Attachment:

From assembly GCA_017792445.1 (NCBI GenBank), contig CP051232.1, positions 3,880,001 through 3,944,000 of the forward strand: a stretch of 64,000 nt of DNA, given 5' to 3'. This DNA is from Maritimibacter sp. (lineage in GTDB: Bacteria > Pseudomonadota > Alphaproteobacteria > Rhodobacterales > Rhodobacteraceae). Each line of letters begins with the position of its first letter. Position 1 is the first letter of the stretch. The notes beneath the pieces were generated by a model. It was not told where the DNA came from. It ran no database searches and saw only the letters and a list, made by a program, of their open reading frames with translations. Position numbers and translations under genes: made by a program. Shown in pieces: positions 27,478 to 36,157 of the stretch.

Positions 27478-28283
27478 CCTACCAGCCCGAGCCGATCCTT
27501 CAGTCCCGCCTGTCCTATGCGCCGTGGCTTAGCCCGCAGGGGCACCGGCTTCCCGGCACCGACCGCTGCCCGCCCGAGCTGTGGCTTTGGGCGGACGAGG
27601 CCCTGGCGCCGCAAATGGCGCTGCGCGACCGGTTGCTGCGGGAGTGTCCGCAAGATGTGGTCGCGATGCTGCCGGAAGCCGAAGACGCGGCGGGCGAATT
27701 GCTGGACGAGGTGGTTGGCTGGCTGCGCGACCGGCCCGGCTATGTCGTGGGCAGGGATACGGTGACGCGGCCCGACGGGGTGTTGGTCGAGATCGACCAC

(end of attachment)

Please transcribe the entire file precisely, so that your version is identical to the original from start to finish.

From assembly GCA_017792445.1 (NCBI GenBank), contig CP051232.1, positions 3,880,001 through 3,944,000 of the forward strand: a stretch of 64,000 nt of DNA, given 5' to 3'. This DNA is from Maritimibacter sp. (lineage in GTDB: Bacteria > Pseudomonadota > Alphaproteobacteria > Rhodobacterales > Rhodobacteraceae). Each line of letters begins with the position of its first letter. Position 1 is the first letter of the stretch. The notes beneath the pieces were generated by a model. It was not told where the DNA came from. It ran no database searches and saw only the letters and a list, made by a program, of their open reading frames with translations. Position numbers and translations under genes: made by a program. Shown in pieces: positions 27,478 to 36,157 of the stretch.

Positions 27478-28283
27478 CCTACCAGCCCGAGCCGATCCTT
27501 CAGTCCCGCCTGTCCTATGCGCCGTGGCTTAGCCCGCAGGGGCACCGGCTTCCCGGCACCGACCGCTGCCCGCCCGAGCTGTGGCTTTGGGCGGACGAGG
27601 CCCTGGCGCCGCAAATGGCGCTGCGCGACCGGTTGCTGCGGGAGTGTCCGCAAGATGTGGTCGCGATGCTGCCGGAAGCCGAAGACGCGGCGGGCGAATT
27701 GCTGGACGAGGTGGTTGGCTGGCTGCGCGACCGGCCCGGCTATGTCGTGGGCAGGGATACGGTGACGCGGCCCGACGGGGTGTTGGTCGAGATCGACCAC